Montpelier Butter

In "New American Classics," Tower wrote that this classic compound butter "transforms hot cauliflower" and that "on top of mashed potatoes it is so good that it should be arrested." Here he says he hasn't changed his mind and further recommends it with hot grilled fish or steaks and, at room temperature, with cold poached salmon. With typical passion, he adds that when it is spooned between slices of leftover roast pork or veal "with the slices reassembled, left for a day, and then eaten at cool room temperature, it creates a lifelong memory."

6 leaves spinach
Leaves from 1/2 bunch watercress (1 1/2 cups of leaves)
2 tablespoons fresh flat parsley leaves
2 tablespoons fresh chervil leaves
2 tablespoons chopped fresh chives
1 tablespoon fresh tarragon leaves
2 shallots, chopped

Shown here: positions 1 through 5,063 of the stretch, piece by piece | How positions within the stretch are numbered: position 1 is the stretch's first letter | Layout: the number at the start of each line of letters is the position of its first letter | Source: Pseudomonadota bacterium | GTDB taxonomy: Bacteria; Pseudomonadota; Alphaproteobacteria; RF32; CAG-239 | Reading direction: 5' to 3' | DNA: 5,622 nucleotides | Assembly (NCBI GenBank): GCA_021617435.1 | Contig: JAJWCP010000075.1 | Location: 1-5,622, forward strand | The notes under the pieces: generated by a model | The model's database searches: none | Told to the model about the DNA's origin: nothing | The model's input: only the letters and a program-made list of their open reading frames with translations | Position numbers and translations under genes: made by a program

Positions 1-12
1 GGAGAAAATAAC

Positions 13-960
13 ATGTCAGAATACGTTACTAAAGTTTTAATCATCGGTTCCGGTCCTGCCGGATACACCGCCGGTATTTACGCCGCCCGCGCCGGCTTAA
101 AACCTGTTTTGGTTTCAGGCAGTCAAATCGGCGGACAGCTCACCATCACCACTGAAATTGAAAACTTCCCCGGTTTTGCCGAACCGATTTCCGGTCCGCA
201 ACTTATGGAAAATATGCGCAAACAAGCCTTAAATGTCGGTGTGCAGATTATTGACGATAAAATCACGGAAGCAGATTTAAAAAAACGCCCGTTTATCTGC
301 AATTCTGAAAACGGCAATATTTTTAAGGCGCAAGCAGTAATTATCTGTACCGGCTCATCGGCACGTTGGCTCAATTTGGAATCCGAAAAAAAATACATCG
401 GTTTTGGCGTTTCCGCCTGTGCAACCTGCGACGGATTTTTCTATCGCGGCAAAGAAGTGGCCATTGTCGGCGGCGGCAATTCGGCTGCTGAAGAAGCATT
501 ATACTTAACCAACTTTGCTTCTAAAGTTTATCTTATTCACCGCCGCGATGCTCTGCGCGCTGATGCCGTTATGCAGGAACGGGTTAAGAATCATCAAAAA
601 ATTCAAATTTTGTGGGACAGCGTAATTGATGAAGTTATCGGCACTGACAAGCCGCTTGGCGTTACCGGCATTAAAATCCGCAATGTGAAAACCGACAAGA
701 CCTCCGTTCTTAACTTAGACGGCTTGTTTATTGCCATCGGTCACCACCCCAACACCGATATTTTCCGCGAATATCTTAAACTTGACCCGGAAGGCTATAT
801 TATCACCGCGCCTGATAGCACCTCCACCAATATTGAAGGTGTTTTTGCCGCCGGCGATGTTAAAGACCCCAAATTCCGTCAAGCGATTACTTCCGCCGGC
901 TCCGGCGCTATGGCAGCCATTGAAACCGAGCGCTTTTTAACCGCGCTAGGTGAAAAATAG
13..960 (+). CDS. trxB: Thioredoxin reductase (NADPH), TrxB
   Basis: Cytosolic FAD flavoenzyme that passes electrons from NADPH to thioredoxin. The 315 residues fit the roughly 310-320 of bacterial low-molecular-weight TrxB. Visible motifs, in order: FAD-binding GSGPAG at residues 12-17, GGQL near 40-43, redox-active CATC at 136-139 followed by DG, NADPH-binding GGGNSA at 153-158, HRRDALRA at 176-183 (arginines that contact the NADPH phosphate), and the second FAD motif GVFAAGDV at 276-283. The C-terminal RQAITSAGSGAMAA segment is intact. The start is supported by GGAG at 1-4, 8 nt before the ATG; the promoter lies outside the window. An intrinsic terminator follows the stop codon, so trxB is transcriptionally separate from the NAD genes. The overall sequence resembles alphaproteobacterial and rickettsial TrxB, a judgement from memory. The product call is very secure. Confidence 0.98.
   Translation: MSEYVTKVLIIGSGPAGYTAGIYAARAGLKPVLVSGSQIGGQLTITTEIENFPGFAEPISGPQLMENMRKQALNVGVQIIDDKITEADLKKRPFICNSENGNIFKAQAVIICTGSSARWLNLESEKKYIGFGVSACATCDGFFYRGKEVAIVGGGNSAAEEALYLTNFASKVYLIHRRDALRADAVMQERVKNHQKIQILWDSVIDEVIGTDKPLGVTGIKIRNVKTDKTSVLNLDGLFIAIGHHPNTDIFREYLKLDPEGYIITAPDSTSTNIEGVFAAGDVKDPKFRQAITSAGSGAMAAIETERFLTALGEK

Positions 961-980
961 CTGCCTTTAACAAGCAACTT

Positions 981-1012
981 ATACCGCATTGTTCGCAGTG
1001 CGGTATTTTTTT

2 cornichons, rinsed and chopped
4 anchovy fillets
2 tablespoons capers
1 garlic clove, peeled
1/4 teaspoon cayenne pepper
3 hard-cooked egg yolks
2 large raw egg yolks
1/4 pound unsalted butter, at room temperature, cut into 1-tablespoon pieces
1/2 cup extra-virgin olive oil
1 teaspoon white-wine vinegar
Salt and freshly ground white pepper

1. Blanch the spinach, watercress, herbs and shallots in boiling water for 1 minute. Drain, refresh under cold water and squeeze dry. Place the mixture in a food processor. Add the cornichons, anchovies, capers, garlic, cayenne and salt and pepper. Process to a smooth paste. Add the egg yolks, cooked and raw, and the butter and process again until thoroughly mixed.

2. If the butter is still a little chunky (the sauce should be glossy and smooth as velvet), transfer the mixture to a blender and beat in the oil in a thin steady stream while the blender is running. If the mixture is perfectly smooth in the food processor, transfer the butter to a bowl and whisk in the oil by hand. Beat in the vinegar and adjust salt and pepper to taste.

Yield: 1 1/2 to 2 cups.

Recipe adapted from ''Jeremiah Tower Cooks''